- then write your butt off when you get half a day or even a few hours.

It still adds up. It still got me to the end. Maybe half an hour every day of the week would have been better, but for me it just wasn’t possible.

Most of all, I learned something about what realistic expectations were. Maybe 500 words in a weekend was all that I could do and not the 2000 words I expected. Maybe the final chapters wouldn’t be done in 3 weeks, but would need 12 weeks. In fact, I originally hoped to have the story written in just under 2 years. It’s now almost 3 and a half. And all of it is OK. It really isn’t a race.

Let’s have another list and call them rules. Here’s my five for writing with a young family:

  1. Don’t start. Quit now.
  2. If you do start, don’t expect to get anything more than an hour or two clear in any day week.
  3. Don’t insist on a certain start or finish time. (You won’t get them. If you get a finish time, your 1 year old will bring it forward to 2 minutes after your start time.)
  4. Don’t think you can have special music, or quiet time. (You’ll almost certainly have Dora the Explorer, The Wiggles or Play School on in the background. These can all add flavour to that fight scene you’re writing.)
  5. Be grateful if your partner understands what you are doing, but don’t expect him/her to. Don’t expect him/her to read what you write straight away, or to even like what you have written. (Raising one child is a full-time job. Add more jobs for more kids. Reading a 145,000 word fantasy epic might be one job too many.)

Or just break all these rules, like I did.

*For the record, my kids are each worth a best-seller to me (i.e. true love). This isn’t a “oh-poor-me-who-has-a-family-whinge” but it might sound mighty close to it…. Maybe not three best-sellers though.


Feeling derivative

Borrow, steal, pervert.
Imitate, warp, combine.


Change of scenery

I’ve been working on an adult spec fiction novel for a few years now and finally have a completed first draft… and a list of intended changes almost as long. Redrafting is hard. Editing is hard. New words are much easier, much more attractive. Maybe that’s why I’m a writer, not an editor?

Getting motivated is the key. One trick that works for me is simply moving to another room without all the books, references, maps, notes cluttering up the workspace. Staring at a different patch of wall. Sitting in a different chair. Tis simple, but gets me out of the long write and into a different (and hopefully shorter) mode. Change the font size of your work, change the font, stick the words in a text reader program, and of course, print them out on paper (coloured?) and the words look different without being different. All helps. Can’t really hurt anyway.


The Long Write

I often read other published authors talking about how they write non-stop, hours and days and weeks on end. While their writing flows erratically at times – say 2 hours per day sometimes or 9 hours at others – generally they will write every day. This is not my experience at all. I write sometimes when the words are flowing well, and not much at all when it just isn’t happening.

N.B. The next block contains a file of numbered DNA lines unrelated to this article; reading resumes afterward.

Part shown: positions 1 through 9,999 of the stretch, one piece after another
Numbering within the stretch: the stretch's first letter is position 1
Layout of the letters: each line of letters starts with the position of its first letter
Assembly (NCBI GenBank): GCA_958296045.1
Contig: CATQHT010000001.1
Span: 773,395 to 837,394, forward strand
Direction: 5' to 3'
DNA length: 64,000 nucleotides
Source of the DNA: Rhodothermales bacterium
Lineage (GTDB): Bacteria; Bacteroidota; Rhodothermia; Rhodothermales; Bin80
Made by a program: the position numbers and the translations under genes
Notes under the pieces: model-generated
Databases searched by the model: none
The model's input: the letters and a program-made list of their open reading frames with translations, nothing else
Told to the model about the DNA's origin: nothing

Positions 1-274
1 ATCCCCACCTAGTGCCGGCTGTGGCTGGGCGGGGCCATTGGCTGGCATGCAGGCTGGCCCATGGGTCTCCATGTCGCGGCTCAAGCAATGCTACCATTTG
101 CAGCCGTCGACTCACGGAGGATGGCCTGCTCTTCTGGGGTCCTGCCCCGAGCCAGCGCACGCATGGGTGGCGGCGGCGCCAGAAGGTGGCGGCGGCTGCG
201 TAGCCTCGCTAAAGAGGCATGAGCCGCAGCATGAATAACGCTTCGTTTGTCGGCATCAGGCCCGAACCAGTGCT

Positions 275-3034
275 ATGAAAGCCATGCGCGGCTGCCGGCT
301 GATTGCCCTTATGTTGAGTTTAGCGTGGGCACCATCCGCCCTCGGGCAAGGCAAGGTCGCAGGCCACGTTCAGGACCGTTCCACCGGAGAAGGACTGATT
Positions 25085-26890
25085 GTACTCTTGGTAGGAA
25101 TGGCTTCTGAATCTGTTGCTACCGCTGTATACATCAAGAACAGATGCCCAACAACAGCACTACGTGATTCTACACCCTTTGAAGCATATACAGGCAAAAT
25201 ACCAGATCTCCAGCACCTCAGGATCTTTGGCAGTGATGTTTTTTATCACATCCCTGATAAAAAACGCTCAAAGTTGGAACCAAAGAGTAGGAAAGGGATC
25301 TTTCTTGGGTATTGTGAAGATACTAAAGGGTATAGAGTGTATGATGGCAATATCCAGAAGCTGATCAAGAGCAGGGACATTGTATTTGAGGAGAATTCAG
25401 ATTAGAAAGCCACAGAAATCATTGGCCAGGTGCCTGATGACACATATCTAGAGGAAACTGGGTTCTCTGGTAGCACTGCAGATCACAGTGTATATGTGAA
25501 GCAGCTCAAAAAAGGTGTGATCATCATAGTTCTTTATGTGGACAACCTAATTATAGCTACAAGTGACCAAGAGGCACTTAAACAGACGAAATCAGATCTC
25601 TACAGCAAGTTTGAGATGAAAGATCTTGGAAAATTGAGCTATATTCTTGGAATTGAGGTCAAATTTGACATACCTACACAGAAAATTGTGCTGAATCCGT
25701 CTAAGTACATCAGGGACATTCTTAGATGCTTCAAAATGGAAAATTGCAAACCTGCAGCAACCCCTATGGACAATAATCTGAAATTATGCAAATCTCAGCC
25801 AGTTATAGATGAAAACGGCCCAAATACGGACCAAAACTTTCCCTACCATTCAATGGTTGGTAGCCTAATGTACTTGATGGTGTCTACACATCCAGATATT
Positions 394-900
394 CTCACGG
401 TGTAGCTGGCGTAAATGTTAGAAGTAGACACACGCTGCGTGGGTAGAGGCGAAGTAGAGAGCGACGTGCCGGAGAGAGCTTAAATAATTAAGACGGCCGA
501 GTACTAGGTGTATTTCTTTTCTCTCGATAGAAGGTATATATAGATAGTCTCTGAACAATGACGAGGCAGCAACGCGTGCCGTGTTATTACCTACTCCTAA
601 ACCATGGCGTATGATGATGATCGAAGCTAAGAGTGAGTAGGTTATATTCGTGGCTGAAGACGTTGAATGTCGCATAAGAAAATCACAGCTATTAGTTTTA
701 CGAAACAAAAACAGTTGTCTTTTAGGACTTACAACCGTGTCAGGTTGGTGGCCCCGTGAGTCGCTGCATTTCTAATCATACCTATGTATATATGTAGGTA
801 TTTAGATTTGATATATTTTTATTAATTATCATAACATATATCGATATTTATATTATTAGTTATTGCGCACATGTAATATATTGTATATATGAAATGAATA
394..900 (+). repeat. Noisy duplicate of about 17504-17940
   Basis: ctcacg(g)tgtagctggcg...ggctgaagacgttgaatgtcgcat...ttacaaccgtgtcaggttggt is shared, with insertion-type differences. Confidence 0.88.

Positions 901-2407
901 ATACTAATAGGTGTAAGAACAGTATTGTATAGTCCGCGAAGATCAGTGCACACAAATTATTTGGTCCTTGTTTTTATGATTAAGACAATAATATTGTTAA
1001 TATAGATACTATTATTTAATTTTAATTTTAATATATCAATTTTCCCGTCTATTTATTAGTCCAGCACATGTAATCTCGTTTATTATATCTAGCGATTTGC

Yes, writing, writing and more writing is key to improving and is absolutely fundamental, but if you have a full-time job, a family, or both, then it’s going to come second, third or fourth. That’s life.

I recall reading about one crazy author who worked out that he could write through half the night to make up for lost time while caring for a newborn… that I found disturbing. No one should mess with sleep deprivation, particularly when sleep deprivation will be thrust upon you anyway with kids. I wouldn’t recommend missing out on real stuff to focus overly on a single aspect of life, such as getting down the required 1500 words that day (unless deadlines are looming!).

Writing is all about practice, so if you are able to write full-time then you will improve at a faster rate than if not, but that doesn’t mean much really for two reasons:

1.      It isn’t a race
2.      Writing is a long term passion.

Being a hermitic writer might be appealing, but perhaps to the detriment of your inspiration. Writers need life experiences to write compelling characters and scenes, don’t they? Writers also need money to live (job), relationships to be happy (family, friends, lovers) and other interests to find life interesting (other passions, hobbies).

To me writing is a part of who I am, but it isn’t the main part. I am not my job or my passion. I am a husband, father, sportsman, pet-owner, traveller, linguist also. Writing fulfils me (although not always) and gives my life meaning, but so do the other aspects of my life.

For the record, I write on average three times per week. Generally when I sit down to write, I bang out more than 1000 words. This works for me. While I’m working full-time and with a new family, my work rate plummeted to maybe once a week. It was frustrating, but this my reality of writing with a family. The prodigious work rate of those sans children is daunting for us mums and dads but the reasons are obvious, so don’t compare yourself to those with buckets of time. Don’t compare yourself to others at all.

Unfortunately I don’t practise what I preach – I compare myself all the time, but I try not to. I’m also trying to eat more vegetables.